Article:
8 March 2010


XsunX completes CIGS co-evaporation processing chamber design

After announcing in January that it had completed a fully functional CIGS (copper indium gallium diselenide) thin-film solar device, XsunX Inc of Aliso Viejo, CA, USA, which develops and commercializes thin-film photovoltaic (TFPV) solar cell technologies and manufacturing processes, says that it has reached a milestone in its development process: the completion of a co-evaporation processing chamber design that combines several thermal evaporation techniques in one unified process to produce the absorber layer of its CIGS solar cell.

“This development is crucial to both the equipment and process technology side of our efforts,” says CEO Tom Djokovich. “Completion of this chamber converges several operations that we have been developing separately, allowing all of the processes necessary to produce the CIGS layer for our cross-industry technology to work in unison,” he adds. “This development increases the rate with which we can develop this new technology towards our initial baseline commercialization goals... This is a fundamental next step in our plan to commercialize our hybrid CIGS manufacturing process, and deliver a potential replacement solution for the use of silicon.”

XsunX says that the hybrid cross-industry system it is developing is an integrated delivery method that uses proven material handling and automation technologies from the hard-disk equipment (HD) industry and adapts them to small-area thin-film photovoltaic (TFPV) co-evaporation processes to configure the absorber layer in order to produce low-cost solar cells. The chamber will process 125mm x 125mm production-sized substrates, and will be replicated as the key component of a full commercial production toolset (after additional testing of the chamber itself).

“This integration of numerous processing technologies into a single chamber design will allow us to begin testing the value of hard-disk material handling and systems management technologies,” says chief technical officer Robert Wendt. “From the start, we envisioned this chamber as the key to our ability to viably produce commercial quantities of CIGS solar cells using small-area processing techniques,” he adds. “A key component to our success lies in our use of the co-evaporation process on individual small-area substrates, or wafers similar in size to silicon wafers, to produce the solar absorbing portion of the solar cell.”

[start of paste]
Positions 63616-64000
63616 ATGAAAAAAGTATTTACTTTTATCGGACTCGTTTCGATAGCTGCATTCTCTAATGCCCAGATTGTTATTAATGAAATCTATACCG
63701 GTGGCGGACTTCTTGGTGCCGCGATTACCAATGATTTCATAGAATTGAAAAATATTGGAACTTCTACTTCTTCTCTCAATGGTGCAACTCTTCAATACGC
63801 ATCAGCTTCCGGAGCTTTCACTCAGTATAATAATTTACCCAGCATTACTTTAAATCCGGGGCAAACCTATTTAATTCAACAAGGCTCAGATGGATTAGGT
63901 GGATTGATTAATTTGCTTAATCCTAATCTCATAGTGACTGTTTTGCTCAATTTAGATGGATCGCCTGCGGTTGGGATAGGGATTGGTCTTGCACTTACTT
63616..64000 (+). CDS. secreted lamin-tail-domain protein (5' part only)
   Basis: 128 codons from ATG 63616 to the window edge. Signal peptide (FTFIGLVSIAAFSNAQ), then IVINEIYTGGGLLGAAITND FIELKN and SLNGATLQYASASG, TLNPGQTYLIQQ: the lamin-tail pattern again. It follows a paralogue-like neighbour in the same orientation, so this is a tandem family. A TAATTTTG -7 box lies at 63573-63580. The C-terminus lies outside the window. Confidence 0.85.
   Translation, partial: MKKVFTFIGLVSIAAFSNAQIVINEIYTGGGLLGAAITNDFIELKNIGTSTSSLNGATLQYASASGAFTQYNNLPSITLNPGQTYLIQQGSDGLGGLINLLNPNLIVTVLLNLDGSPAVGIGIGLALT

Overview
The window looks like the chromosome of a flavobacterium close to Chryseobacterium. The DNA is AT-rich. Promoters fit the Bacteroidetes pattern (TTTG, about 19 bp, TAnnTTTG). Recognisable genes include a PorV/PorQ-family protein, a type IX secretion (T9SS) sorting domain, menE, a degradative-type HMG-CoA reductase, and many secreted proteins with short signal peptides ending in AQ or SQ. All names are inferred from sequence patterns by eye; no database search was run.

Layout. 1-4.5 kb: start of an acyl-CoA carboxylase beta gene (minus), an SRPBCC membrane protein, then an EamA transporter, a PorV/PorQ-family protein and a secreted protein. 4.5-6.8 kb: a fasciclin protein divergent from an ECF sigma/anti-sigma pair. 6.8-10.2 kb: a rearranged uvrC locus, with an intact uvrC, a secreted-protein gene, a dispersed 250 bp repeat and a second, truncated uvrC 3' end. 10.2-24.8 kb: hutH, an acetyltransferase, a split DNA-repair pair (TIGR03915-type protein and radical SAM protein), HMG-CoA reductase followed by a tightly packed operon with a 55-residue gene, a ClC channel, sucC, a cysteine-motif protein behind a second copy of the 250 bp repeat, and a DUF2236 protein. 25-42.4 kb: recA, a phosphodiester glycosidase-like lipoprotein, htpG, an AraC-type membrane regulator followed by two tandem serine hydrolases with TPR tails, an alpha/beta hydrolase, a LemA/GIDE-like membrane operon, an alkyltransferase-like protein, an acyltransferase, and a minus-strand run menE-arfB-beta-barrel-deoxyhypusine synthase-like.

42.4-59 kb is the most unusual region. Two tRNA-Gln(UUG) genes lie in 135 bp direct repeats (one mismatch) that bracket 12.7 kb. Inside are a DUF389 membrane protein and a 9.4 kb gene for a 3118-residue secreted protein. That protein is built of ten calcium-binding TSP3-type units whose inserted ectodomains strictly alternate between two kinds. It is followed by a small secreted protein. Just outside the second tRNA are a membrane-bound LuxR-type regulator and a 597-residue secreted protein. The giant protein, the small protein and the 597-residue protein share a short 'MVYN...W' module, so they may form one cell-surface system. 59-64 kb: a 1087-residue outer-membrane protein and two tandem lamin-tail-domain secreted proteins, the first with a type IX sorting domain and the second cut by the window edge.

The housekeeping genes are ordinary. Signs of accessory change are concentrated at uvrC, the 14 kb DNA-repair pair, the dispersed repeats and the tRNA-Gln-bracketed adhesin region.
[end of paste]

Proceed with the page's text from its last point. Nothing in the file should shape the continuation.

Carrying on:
Co-evaporation has been at the forefront of technology development efforts at institutes such as the US National Renewable Energy Laboratories (NREL) and other agencies including the Institute of Energy Conversion/University of Delaware and Stuttgart in Germany (each achieving what is claimed to be world-class conversion efficiency).

Chamber completion is the result of experimentation and design modifications to both equipment and process technology and, in addition to being the foundation on which XsunX will continue to build its technology, also serves as an advance in the firm’s intellectual capital portfolio. XsunX says that its systems are being developed to deliver low-cost and high-yield front-end CIGS solar cell manufacturing methods coupled with customized back-end solar module assembly & packaging systems. The CIGS production technology is being designed as a turn-key solution to either enable upgrades to existing infrastructure or to establish new large-scale solar manufacturing capacity for the production of CIGS solar cells. The firm plans to offer joint venture manufacturing opportunities for the technology to regional partners in a number of industry types and solar applications.

See related item:

XsunX completes fully functional hybrid CIGS thin-film PV device

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